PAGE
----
Experience has taught Somali journalist Mohamed Hassan how to spot a suicide bomber, which neighborhoods to avoid and how to cope with the loss of colleagues - his own brother was killed.
Although Islamist militias were driven from Mogadishu about two years ago and media are flourishing as never before, those lessons are just as relevant in what is one of the world's most dangerous cities for journalists or anyone else.
“Reporters can freely cover the daily mood,” radio journalist Hassan told Reuters. “Still, for journalists, there are no-go areas. And we cannot avoid explosions.”
In more than two decades of conflict, last year was the deadliest on record for journalists in Somalia, with 18 killed, according to the National Union of Somali Journalists.
It blames lax security during a year of political transition, when Islamist militants carried out revenge attacks after their al-Shabaab fighters were driven out by African peacekeepers.
Journalists have been among the victims since Somalia descended into war in the early 1990s. Three Reuters journalists were lynched by Somalis in 1993 as they covered an ill-fated U.S. intervention.
There is no clear record of how many have been killed in the past two decades, but the union of journalists said the death toll since 2005 was 50. Hundreds of thousands of Somalis have died during two decades of war, anarchy and famine.
The continuing dangers have not deterred Somali journalists as al-Shabaab's departure has spurred a media revival.
Media rebirth occurs
Mogadishu's residents now have a choice of about six daily newspapers, nine television channels and 23 radio stations. Those are double the numbers that were around when al-Shabaab held power. Radio stations that operated then often did so from outside Islamist held areas.
Somalis now listen to shows on issues ranging from sport to personal relationships, topics banned under the codes of al-Shabaab.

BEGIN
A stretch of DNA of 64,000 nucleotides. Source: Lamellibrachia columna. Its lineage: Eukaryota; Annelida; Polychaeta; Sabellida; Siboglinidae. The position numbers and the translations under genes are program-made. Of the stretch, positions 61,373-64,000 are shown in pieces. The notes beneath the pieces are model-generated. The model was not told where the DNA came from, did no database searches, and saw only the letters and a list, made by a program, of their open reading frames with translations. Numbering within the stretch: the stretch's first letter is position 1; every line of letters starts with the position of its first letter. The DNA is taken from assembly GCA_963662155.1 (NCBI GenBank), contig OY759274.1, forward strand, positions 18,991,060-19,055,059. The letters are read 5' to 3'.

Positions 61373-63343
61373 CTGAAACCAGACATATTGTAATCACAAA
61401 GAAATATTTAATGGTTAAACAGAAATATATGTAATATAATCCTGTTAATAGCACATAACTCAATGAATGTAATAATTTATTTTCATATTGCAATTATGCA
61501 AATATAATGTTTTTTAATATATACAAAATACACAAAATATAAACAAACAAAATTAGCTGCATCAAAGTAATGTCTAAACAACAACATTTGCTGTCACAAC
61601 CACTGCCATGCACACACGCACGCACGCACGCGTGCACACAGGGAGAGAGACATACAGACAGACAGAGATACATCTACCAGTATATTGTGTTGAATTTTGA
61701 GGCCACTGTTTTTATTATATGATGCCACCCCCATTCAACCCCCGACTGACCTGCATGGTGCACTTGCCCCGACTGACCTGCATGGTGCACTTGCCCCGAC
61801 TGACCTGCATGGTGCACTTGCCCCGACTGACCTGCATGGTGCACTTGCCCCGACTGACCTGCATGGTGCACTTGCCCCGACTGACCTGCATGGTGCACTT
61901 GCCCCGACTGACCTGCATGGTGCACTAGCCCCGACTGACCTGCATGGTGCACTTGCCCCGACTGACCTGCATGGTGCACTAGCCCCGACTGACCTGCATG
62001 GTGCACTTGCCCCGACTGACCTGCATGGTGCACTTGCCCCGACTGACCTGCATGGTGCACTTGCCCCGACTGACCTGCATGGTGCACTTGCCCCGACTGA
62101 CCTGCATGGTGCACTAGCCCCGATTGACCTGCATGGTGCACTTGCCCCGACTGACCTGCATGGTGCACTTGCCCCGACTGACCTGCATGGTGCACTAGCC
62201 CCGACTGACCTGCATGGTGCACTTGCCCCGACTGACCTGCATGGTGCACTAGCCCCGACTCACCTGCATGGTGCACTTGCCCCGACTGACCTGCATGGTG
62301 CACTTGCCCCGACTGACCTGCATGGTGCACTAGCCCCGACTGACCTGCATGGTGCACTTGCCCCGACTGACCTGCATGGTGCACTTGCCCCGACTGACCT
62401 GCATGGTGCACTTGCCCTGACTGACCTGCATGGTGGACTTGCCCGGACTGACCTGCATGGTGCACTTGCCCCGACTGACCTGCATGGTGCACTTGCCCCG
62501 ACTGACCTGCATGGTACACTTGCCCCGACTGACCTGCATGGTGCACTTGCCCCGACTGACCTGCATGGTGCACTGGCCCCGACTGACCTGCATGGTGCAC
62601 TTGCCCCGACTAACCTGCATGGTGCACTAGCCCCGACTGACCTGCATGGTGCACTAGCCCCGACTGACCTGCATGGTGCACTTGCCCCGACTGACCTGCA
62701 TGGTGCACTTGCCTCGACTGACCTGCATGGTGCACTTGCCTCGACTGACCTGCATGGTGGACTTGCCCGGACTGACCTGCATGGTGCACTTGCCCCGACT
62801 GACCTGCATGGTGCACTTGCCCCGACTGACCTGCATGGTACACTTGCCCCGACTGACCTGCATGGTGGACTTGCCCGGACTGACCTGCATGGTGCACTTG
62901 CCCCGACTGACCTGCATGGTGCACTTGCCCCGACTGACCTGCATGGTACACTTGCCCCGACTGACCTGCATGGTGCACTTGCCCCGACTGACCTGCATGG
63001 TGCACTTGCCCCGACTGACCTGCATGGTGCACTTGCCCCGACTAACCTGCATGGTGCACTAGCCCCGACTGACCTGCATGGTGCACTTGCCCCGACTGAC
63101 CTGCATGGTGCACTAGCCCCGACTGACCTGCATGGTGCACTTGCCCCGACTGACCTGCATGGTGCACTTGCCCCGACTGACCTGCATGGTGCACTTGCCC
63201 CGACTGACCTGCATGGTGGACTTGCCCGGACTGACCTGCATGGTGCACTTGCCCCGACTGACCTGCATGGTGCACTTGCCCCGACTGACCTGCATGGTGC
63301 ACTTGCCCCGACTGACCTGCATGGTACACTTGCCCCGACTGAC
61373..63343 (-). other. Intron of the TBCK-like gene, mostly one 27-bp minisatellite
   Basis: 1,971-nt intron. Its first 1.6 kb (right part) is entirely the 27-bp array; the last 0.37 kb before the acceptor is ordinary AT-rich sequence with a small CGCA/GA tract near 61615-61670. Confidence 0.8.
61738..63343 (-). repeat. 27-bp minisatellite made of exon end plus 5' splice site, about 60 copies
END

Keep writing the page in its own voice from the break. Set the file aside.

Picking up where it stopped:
Journalists write openly about divisions within the ranks of al-Shabaab and even hint - cautiously - at rifts over policy within the new government.
“They're kind of reinventing themselves based on what they see on satellite television - their standards, their approach, grafted onto Somali society,” said Andy Hill, a former Reuters journalist. He was in Mogadishu in 1993 when his colleagues were killed, and he now trains Somali journalists.
Hassan feels the difference.
Six years ago, Islamists stormed his radio station and ordered him to broadcast a call for Jihad against the government of the time. The choice was almost certain death if he refused or the government's wrath if it was played. He aired it.
“I was like a lump of meat roasted on both sides,” he said.
Hassan's brother, Farah Hassan, a radio journalist, was shot in 2011 by unidentified snipers when African peacekeeping forces were driving al -Shabaab out of Mogadishu. He had stayed back in the radio station to work during the fighting.
As the turmoil has abated, the number of journalists in Mogadishu has grown. There are now about 300 journalists in Mogadishu compared to about 100 in 2007, according to the union.
“A free press gives citizens pride in their country, creates a spirit of involvement and a desire for education that uplifts everyone,” said Kathy Eldon, mother of Reuters photographer Dan Eldon, who was killed in Somalia in 1993.
She now campaigns to help others around the world use the media to highlight humanitarian and other issues, as her son did.
Eldon was killed on July 12, 1993 with Hos Maina and Anthony Maina, both of Reuters, and Hansi Kraus, of the Associated Press, when a mob took revenge after a U.S. helicopter gunship attacked a compound of Somali warlord Mohamed Farah Aideed. Dozens of Somalis were killed in the U.S. strike.
Somalia is still a fractured state where the new federal government has limited control beyond the boundaries of Mogadishu. Islamist militants, who control swathes of countryside, still carry out bombings and shootings in the capital.
Underlining the continuing threat to the media, a television journalist was shot dead on July 7 by unknown assailants in Somalia's Puntland region. They fired four to six bullets into his body, the journalists' union said.
“I have my own special measures to protect myself,” said 27-year-old freelance journalist Abdalle Mumin, who is particularly cautious about when and where he ventures out.
“It's a tough place to be a journalist,” he said.